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Anyone interested in some Ruby on Rails tutorials?

Discussion in 'Programming General' started by Mishiemoo, Aug 13, 2011.

  1. Hey everyone! I've been doing quite a lot of RoR work lately (and working long hours so I haven't been on much!), so I was wondering if anyone would be interested in seeing some basic RoR tutorials that focus on pet sites. I've moved to doing primarily RoR work from PHP, so I think some of you might be interested to see how RoR works.

    Any takers?
     
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  2. I would be interested. Is there anything that you can do with RoR that you can't with PHP?
     
  3. Yeah I'd be interested too if RoR offers something different than what you can't already do with PHP.
     
  4. I assume Ruby should be learned prior to attempting the framework?

    NBS
     
  5. Lewis & Ole - IMHO you can do almost anything with any programming language, so I wouldn't say there were things that you can do in RoR that you can't in PHP. RoR just makes development simpler, at least to me, because you start out with so much more. Example, there are plugins that are 100% safe and easy to do that handle things like OAuth/secure login, making an API, captchas and a whole lot more. For me it means less time worrying about the core architecture and really low level basic things (like sessions) and more time to actually develop.

    NBS - I started learning Rails without any knowledge of Ruby. As long as you know one programming language (like PHP) it's really easy to pickup. There are some really simple differences, but as a whole its not terribly different. For the PHP programmers out there there's even a Rails for PHP Developers guide, so its even easier to transition. The syntax was the hardest for me to get, but since its very well thought out (the architect designed Rails for humans first and computers second). I can always start with a Ruby basics tutorial, or link to one because there are a ton out there (and a really cool comparison between the two on NetTuts+).
     
  6. Rails is absolutely awesome, PHP is kindergarden in comparison to Rails.

    On BreePets we'll definitely port it in the middle term, because the codebase isn't that big and it will payout in the long term.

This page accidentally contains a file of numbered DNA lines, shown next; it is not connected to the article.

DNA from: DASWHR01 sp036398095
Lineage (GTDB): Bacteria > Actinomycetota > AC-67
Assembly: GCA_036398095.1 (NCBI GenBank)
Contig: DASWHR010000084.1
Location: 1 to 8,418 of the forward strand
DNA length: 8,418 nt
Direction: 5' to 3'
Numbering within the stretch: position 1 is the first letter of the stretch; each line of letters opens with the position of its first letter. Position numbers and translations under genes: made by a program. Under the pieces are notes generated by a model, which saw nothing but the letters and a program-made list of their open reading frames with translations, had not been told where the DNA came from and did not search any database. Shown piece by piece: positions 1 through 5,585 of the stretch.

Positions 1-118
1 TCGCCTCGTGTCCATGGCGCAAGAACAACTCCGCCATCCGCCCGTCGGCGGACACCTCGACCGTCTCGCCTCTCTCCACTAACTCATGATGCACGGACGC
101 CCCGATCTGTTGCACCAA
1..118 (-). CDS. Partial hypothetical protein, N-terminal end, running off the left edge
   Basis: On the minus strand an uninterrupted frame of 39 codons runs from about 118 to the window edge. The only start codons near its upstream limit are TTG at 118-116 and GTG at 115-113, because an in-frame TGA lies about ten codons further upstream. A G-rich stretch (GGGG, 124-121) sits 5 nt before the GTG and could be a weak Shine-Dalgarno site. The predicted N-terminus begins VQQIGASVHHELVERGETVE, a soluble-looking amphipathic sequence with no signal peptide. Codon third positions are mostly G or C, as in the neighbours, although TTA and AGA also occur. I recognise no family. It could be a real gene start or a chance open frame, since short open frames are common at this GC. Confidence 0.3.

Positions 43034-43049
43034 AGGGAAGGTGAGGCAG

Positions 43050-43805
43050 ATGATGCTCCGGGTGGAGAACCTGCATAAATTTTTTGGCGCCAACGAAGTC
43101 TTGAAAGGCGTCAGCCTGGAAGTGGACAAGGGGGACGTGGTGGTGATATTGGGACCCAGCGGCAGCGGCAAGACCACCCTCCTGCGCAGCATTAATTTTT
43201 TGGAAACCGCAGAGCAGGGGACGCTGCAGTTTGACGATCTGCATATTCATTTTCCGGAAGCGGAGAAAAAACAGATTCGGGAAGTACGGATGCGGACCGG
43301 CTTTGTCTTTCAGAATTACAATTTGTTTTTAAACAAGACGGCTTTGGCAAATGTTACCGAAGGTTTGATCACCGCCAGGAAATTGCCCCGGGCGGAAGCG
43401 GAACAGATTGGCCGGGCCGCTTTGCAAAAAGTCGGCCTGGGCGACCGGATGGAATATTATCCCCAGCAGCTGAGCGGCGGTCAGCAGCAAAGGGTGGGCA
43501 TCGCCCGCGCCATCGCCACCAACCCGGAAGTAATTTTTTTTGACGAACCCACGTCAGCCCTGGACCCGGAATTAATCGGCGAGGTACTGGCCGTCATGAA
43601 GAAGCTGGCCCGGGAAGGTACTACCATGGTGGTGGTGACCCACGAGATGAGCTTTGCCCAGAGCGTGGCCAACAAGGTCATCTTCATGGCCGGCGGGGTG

7. Ruby on Rails is much more comparable to PHP + a high-end MVC framework such as Symfony 2, Laravel or Fuel (not Codeigniter).

    One benefit that RoR does have over PHP is that RoR is not tied to Apache and its page:script model, meaning that things like Websockets and Server Sent Events are more easily attainable. RoR is a bit closer to the setup of Node.js than PHP. The architecture of PHP means that Websockets just won't work well with it (WS need constant, event-based connections, which PHP doesn't offer).

    Another general benefit is that Rails is a full-stack platform with few choices. It provides everything. While that may seem restrictive, the big plus is that almost every RoR developer is using the same tools and platform. PHP suffers from a glut of choices for everything from MVC frameworks to ORMS to dependency injection containers to templating engines to unit test libraries, etc. When a PHP developer needs help with something, they are likely going to have to stitch together their help from many different sources because few communities can service their entire stack. And it makes hiring difficult as well, as most PHP shops understand that they are going to have to train new developers on at least half of their stack. Either that or wait until the end of time to hit the lotto and find a dev who just happens to be fluent in every piece of their stack (the odds are pretty astronomical if you work out the probability with all of the choices out there).

    This also gives RoR a definitive culture.

    EDIT: Oh, and Codecademy has a very nice, interactive intro course for Ruby that is free.
     
    • Like Like x 1
  8. A simple tutorial for Ruby on Rails would be amazing. I'm developing a site currently in PHP, but I've always been planning on redoing it once I understood how to use RoR. (Even like how to use it for websites)
     

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